[arch-dev-public] Bug tracker migration

Eli Schwartz eschwartz at archlinux.org
Sun Aug 30 18:58:47 UTC 2020

On 8/29/20 7:02 PM, Frederik Schwan via arch-dev-public wrote:
> Hi folks,
> I'd like to migrate the beloved Flyspray bug tracker to our new Gitlab instance.

This decision did not take place with input from the people affected by
such a move, who may or may not want to use Gitlab. Can you clarify for
the rest of us, which parties actually *did* have input, and *where*
this took place? Announcing it as a foregone conclusion seems premature.

We also don't know how it's supposed to work given gitlab is a git
forge, and most things aren't actually git repos as of now. Some things
never will be because they aren't even code.

Furthermore it's straight-up a non-starter until such time as users
interested in reporting bugs can open up accounts with which to open
bugs. Currently https://gitlab.archlinux.org is closed to registration
and relies on SSO accounts exclusive to internal team members...

> - Bug wrangling day on the 13th of September; see 1)
> - Flyspray will be read-only after we rewrite the Archweb URLs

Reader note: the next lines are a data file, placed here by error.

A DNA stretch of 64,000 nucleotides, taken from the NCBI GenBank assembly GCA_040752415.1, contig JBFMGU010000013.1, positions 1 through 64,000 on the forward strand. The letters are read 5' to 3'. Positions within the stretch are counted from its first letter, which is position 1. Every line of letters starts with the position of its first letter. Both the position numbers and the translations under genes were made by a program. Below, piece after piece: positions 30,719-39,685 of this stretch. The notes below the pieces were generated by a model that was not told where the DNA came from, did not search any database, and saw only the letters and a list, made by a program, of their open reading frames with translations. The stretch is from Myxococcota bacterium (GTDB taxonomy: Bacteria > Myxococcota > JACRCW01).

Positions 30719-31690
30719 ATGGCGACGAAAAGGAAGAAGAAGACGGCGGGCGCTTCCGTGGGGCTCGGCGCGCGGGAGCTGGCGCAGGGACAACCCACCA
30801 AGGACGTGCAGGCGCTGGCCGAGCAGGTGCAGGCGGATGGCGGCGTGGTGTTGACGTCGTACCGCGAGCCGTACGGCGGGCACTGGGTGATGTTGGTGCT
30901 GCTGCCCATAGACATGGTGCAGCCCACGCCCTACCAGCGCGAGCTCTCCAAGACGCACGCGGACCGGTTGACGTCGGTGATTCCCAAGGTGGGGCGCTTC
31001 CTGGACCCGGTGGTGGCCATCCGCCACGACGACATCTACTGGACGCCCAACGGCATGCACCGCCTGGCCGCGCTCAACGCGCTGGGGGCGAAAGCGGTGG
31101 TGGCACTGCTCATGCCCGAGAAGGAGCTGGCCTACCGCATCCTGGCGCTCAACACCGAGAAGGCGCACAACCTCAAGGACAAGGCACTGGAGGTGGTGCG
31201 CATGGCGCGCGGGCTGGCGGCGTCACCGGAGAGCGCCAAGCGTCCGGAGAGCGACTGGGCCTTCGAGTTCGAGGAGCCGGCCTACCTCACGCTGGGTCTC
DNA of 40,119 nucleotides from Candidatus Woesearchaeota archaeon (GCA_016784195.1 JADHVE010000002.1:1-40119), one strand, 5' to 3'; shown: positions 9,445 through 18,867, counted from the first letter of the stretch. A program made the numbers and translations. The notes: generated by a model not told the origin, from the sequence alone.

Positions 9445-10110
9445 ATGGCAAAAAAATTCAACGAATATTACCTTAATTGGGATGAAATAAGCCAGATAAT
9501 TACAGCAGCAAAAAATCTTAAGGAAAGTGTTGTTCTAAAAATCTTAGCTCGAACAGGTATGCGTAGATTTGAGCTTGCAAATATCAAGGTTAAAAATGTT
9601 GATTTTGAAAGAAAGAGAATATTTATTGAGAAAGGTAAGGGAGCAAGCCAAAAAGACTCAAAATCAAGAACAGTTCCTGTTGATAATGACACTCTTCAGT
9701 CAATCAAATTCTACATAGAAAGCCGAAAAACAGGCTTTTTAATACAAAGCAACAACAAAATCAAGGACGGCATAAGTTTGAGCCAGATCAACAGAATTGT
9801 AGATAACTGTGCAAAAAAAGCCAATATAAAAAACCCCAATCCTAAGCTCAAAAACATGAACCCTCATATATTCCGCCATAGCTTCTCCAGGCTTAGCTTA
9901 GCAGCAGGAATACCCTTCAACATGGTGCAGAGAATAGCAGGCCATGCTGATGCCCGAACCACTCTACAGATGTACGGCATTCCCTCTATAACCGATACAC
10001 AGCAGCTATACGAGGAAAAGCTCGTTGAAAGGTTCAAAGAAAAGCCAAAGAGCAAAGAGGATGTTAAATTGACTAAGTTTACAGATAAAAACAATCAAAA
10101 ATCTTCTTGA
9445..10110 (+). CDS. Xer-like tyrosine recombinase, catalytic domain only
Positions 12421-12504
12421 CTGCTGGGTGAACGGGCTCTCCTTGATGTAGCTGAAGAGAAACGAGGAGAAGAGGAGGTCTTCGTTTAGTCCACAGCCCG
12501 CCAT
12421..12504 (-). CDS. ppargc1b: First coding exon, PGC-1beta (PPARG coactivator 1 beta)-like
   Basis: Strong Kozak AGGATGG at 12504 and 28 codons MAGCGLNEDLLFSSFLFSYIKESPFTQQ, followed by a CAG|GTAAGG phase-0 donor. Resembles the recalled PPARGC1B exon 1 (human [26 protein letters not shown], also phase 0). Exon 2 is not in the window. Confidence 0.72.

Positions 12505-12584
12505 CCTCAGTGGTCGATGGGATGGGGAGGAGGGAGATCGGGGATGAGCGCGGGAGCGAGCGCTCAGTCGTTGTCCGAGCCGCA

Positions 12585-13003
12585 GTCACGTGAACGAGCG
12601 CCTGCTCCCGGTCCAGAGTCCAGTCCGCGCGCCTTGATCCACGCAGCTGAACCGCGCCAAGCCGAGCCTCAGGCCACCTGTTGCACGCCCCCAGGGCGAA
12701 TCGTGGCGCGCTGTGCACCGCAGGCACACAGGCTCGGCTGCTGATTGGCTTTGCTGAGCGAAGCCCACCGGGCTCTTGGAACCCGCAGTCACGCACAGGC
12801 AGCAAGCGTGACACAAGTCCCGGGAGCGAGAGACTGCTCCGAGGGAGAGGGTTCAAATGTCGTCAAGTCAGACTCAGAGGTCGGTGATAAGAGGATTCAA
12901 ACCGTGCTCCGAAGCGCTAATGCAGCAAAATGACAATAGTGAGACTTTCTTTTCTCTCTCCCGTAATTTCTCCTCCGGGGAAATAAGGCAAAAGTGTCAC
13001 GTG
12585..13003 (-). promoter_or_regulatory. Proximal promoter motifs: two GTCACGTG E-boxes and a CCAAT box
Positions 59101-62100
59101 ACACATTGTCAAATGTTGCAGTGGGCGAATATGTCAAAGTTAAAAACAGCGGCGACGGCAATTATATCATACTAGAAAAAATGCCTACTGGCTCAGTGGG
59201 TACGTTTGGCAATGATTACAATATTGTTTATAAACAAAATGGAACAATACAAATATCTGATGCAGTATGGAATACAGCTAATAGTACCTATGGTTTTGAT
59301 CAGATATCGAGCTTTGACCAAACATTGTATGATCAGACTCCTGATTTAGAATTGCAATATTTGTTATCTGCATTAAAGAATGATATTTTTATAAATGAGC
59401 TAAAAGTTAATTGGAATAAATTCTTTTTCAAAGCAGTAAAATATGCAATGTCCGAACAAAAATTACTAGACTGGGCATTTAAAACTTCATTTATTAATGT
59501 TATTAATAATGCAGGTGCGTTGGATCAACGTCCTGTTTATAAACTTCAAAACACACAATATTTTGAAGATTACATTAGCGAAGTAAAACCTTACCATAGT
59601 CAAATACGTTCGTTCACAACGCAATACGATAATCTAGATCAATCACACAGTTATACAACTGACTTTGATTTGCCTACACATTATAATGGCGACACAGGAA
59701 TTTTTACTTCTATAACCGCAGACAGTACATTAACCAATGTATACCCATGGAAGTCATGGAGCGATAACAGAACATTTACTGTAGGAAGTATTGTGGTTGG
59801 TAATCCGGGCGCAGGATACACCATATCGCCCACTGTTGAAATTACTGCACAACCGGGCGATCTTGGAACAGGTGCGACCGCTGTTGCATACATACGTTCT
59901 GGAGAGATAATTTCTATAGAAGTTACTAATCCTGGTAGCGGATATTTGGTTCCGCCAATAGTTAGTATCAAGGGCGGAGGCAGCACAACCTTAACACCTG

> - new bug tracker -> Gitlab
> 1) I'd like to hold a bug wrangling day, where our goal is to close as many bugs as possible.
>    Any TU, Reporter and bug wrangler is invited to help out :) Unfortunately I can't offer any cookies that day :/
>    Rules:
>      a) Bug with no reply for at least 6 months which has been submitted for a different version than the current one in 
>         the repos shall be closed with a message that a reopen request may be filled if this issue is still present.

Bug wrangling is always a good thing, we don't need to limit it to
September 13, but the usual approach we take is to investigate old bugs
and close them with "I cannot reproduce the bug, it seems to be fixed",
rather than closing them with "we do not care about bugs that weren't
fixed in six months".

We *have* had other bug days, you know. They weren't "lets close as many
bugs as possible", they were "let's dig into old bugs and figure out
what to do about them, triage them if possible, hunt down resolutions,
or verify if they've been fixed".

I am vehemently opposed to the concept of "stale bots", which are very
popular on github and gitlab but which are merely the sign of a
developer team that cares more about looking like there aren't so many
bugs than actually fixing them.

>      b) Any infrastructure ticket shall not be touched. This will be handled by $DevOps.

Also tickets opened against things other than packages, for instance the
*entire* Pacman and Aurweb projects.

Eli Schwartz
Bug Wrangler and Trusted User

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